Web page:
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February 28, 2013
Whether in the form of earthen or adobe blocks, stone, brick or concrete, massive construction has been omnipresent throughout history.
These materials have been used in native dwellings in the American Southwest, the pyramids of Egypt and medieval castles and cathedrals, and keep indoor temperatures cool on even the warmest of days.
Although it is understood that mass can help to improve comfort, these materials were used primarily because they were readily available and well understood by designers and builders. As time passed, buildings changed dramatically due to the advancement of building materials, construction techniques and changes in workplace culture. The advent of steel, Portland cement, float glass, elevators and air conditioning resulted in tall glass-filled buildings that stand in spite of the environment and sever all but a visual connection to the outside world.
As we progress towards an increasingly knowledge-based economy, technology within the workplace advances, and occupant density increases. The combination of the building and workplace paradigm shifts result in buildings that use a tremendous amount of energy, collectively accounting for 41 percent of the U.S. annual energy demand, and 75 percent of U.S. electrical demand. Furthermore, energy consumption is closely tied to greenhouse gas production, and reductions in energy use directly reduce greenhouse gases released into the environment.
The focus on low-energy building has come and gone throughout recent history, with each renewal adding more tools to the tool box. The OPEC crisis in the early 1970s spawned a short-lived sustainable movement in which massive construction was briefly back in favor, but was jettisoned as fossil fuels became readily available.
Around this time, packaged phase-change material solutions were introduced to the building trades, but were unreliable due to a limited number of heat-and-cool cycles as well as poor packaging that had a tendency to leak. Within the past decade and a half, high-performance building has returned to the forefront due to concerns with national security, energy independence and climate change.
The notable difference between the sustainable movement of the 1970s and now is the use of technology to develop and vet high-efficiency solutions. Complex building energy models are created to illustrate the benefit or detriment of low-energy strategies and greatly reduce the risk associated with adopting atypical solutions. Essentially, we prove through the use of high-powered software that the solutions employed successfully for centuries are still applicable to the modern world.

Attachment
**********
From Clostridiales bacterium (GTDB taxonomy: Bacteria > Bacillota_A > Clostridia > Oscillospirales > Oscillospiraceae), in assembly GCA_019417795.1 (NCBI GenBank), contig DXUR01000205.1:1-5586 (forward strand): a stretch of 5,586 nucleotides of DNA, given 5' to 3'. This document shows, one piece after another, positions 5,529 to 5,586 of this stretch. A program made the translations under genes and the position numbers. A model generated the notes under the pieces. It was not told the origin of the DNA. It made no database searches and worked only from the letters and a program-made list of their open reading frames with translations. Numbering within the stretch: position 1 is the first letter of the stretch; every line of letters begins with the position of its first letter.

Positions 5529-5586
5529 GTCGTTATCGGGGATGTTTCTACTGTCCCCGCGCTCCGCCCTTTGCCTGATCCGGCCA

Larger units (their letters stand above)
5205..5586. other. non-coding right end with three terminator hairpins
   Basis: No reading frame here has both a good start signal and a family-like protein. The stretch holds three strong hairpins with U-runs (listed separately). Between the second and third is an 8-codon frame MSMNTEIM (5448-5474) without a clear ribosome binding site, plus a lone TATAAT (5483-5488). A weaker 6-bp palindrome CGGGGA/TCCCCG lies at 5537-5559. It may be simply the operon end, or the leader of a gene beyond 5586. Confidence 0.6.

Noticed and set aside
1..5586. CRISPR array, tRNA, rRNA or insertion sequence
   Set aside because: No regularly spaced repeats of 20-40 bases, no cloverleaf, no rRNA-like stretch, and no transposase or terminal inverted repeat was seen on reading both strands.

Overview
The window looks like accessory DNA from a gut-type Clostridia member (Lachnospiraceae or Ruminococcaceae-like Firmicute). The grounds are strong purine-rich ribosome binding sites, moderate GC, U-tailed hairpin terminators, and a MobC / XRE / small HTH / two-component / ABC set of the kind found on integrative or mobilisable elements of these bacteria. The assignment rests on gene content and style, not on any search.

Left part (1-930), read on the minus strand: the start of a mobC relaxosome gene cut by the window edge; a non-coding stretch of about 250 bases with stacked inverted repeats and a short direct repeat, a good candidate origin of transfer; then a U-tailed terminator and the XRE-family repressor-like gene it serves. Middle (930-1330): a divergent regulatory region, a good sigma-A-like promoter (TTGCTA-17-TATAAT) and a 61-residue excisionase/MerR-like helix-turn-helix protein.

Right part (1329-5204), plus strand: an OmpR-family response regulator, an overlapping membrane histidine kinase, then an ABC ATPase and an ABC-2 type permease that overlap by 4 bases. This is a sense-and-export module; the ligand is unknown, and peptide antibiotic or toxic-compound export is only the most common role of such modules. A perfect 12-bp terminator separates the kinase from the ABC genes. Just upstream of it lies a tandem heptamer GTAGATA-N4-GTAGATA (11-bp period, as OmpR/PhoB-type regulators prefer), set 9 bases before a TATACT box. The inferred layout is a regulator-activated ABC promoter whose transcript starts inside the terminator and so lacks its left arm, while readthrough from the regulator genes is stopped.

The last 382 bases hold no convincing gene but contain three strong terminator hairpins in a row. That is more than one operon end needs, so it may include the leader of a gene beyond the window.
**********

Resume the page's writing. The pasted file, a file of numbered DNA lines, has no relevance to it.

So, how and why does mass help maintain comfort, and if it does such a good job then why do we even need phase-change material?
Energy always flows from high to low or hot to cold, and the mass needs to be cooler than the space to absorb the heat from occupants, equipment and sunshine. The high density of mass coupled with the difference of temperature, creates a reservoir of “coolth” and absorbs interior heat gain with minimal temperature increases to surrounding spaces.
The absorbed heat can then be released at night to help warm the space, or rejected into cool night air, to recharge the mass and begin the cycle anew the following day. In climates with nighttime temperatures that dip well below daytime highs, mass can be recharged by simply opening the windows during cooler evening hours and closing the windows when temperatures begin to climb.
Concrete is ubiquitous in modern buildings and can provide the benefits of massive construction commonly found in ancient structures. But even in green building design, bare concrete interior surfaces are often the exception rather than the norm.
Typically, carpet, drywall, acoustic ceilings and other finishes are used to conceal concrete building elements, and effectively eliminate the thermal benefit of using concrete as the primary structure of a building. Since we have concealed this resource, can we use thermal storage in a manner other than exposing every concrete surface?
Like ice in a chest
A company called Phase Change Energy Solutions has developed a bio-based phase-change material, or PCM, that uses the concept of mass thermal storage and release by leveraging the energy associated with a change of phase.
A material changes phase when it transitions from a solid to a liquid, and a liquid to vapor. Much more energy can be absorbed or released from the change of phase than from heating or cooling a material alone, requiring much less volume to achieve the same thermal capacity. One inch of phase-change material is as effective as 12 inches of concrete, and can be easily placed within interior walls and ceilings.
Phase-change material in a building can be equated to ice within an ice chest. Ice absorbs heat and melts, changing phase from solid to liquid, while keeping the contents of the chest at a constant temperature near the freezing point of water.